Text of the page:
Because CPR has been around for 50 years, Price says sometimes it can be hard to find something exciting about it. But the process of developing the app and sharing it with others has been just that. “We were right at the time in history when it was all possible. Six months earlier, and it would not have been possible,” he says. Through this process, SRVFPD learned something about human beings that they probably already knew—people really want to help others. “This is a way, at no cost, you can make a significant difference in [out-of-hospital cardiac arrest] survivability,” Price says. “Think about the force multiplier—it’s a huge deal.” However, he warns, the app isn’t a panacea. “It works best in systems that are already good,” he says. That means good citizen CPR programs, an active AED strategy and a strong activation policy for ST-elevation myocardial infarction patients. “It ties a lot of things together and makes good systems pay off bigger,” he says. Although good work can often go unrewarded, this isn’t the case for Price. In February, the Danville Area Chamber of Commerce and the San Ramon Valley Times named Price “Citizen of the Year” for his innovative efforts to protect the lives of the citizens in his jurisdiction and beyond.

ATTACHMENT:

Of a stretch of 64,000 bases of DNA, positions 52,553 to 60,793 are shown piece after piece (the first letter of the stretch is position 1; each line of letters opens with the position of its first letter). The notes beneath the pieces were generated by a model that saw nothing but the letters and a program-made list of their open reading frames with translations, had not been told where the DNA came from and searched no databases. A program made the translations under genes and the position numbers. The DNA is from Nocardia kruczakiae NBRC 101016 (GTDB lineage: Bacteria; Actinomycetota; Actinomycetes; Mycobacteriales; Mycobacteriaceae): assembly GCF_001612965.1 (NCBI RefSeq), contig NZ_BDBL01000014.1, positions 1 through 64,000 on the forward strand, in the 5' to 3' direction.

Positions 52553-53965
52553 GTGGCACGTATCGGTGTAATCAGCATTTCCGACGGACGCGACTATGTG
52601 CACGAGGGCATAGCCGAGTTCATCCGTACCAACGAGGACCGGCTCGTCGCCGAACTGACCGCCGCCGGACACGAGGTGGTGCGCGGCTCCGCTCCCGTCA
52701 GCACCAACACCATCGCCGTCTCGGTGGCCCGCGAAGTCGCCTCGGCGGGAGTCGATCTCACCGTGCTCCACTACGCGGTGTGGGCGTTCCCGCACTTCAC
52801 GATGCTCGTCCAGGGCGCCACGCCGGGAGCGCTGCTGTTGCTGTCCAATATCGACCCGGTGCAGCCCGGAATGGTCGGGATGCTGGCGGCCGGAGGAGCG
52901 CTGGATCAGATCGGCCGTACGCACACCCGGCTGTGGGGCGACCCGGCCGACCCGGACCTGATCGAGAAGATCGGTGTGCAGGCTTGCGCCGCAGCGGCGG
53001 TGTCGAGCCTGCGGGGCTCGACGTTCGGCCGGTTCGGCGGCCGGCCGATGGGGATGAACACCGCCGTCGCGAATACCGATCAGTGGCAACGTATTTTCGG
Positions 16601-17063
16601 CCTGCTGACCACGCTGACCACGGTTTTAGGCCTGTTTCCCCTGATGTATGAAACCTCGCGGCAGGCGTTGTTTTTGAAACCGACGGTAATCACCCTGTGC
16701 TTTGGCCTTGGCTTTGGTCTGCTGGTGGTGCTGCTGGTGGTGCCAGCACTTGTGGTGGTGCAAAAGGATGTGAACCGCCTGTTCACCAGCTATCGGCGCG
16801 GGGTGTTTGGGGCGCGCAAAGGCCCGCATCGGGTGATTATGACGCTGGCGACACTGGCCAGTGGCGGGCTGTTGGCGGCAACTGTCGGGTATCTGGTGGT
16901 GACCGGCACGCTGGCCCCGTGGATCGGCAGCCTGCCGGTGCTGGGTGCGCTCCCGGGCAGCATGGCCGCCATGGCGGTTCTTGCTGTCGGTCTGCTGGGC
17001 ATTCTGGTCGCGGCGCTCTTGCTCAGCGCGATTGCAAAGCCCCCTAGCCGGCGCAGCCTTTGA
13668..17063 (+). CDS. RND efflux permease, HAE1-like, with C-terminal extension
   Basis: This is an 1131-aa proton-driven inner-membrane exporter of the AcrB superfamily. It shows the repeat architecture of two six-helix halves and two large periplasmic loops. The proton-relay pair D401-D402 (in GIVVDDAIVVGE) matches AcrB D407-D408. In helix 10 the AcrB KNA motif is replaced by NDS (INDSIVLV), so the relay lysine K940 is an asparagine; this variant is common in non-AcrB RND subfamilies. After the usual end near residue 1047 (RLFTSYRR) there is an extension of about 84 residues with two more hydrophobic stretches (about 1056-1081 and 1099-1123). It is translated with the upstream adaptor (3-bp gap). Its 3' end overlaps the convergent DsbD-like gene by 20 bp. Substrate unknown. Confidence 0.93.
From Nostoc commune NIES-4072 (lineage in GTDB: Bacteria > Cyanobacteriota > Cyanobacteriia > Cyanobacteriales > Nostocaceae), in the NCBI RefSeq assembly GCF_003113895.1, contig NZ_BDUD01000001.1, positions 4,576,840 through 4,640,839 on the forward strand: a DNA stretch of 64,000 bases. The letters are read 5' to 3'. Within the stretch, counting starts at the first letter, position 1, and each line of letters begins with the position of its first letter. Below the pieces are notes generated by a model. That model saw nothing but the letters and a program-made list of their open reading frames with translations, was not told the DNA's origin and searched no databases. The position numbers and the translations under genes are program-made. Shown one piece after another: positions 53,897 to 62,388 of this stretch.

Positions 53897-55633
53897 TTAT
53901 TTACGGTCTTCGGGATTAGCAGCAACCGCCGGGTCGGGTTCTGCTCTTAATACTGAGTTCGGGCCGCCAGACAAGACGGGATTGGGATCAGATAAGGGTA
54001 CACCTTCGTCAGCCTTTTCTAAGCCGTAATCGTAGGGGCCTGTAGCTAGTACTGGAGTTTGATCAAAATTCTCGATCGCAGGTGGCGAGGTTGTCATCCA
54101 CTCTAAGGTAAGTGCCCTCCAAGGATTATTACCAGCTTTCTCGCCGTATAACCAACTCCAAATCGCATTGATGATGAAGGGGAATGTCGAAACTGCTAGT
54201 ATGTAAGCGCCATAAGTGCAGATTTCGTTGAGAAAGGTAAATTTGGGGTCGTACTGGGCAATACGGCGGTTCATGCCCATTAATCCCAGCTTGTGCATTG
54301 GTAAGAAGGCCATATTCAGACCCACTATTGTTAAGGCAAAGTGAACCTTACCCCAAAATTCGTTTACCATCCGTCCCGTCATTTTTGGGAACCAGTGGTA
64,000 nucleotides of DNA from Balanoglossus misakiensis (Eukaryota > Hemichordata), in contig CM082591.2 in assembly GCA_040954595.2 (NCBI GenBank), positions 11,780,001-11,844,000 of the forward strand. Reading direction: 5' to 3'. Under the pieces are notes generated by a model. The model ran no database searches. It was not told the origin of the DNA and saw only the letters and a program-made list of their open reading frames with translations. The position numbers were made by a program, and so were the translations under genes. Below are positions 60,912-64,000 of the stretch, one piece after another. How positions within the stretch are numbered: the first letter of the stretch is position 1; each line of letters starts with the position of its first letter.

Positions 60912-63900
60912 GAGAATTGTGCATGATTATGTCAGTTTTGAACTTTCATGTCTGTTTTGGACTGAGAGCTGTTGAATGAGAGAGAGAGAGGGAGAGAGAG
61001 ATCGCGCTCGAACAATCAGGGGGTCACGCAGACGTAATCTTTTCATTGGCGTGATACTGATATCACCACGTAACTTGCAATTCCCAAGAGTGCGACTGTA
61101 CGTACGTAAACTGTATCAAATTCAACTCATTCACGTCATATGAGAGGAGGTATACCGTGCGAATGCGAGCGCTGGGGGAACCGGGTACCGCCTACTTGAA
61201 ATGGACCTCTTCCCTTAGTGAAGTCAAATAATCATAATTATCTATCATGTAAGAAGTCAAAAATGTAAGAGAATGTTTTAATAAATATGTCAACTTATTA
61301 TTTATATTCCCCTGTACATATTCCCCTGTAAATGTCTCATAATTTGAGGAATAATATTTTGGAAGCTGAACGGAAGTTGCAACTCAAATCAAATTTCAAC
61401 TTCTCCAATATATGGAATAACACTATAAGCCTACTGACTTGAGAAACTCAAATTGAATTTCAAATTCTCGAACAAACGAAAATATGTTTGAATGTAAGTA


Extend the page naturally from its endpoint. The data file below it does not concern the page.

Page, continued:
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July 8, 2011 | by

PulsePoint Foundation Begins Work to Extend Reach of Lifesaving Fire Department Mobile Phone App

SAN RAMON, CA – The San Ramon Valley Fire Protection District is proud to announce the formation of the PulsePoint Foundation. The new nonprofit organization has been established to guide, enhance and expand the reach of the Fire Department CPR notification app released earlier this year. The Fire Department app empowers everyday citizens to provide life-saving assistance to victims of Sudden Cardiac Arrest. “The app crowd-sources Good Samaritans to events where the potential need for bystander CPR is high,” said Fire Chief Richard Price. “The vital work of the PulsePoint Foundation has already begun,” added Price. “PulsePoint is set to begin partnering with nearly two hundred fire and EMS agencies that have expressed interest in deploying the application in their communities.”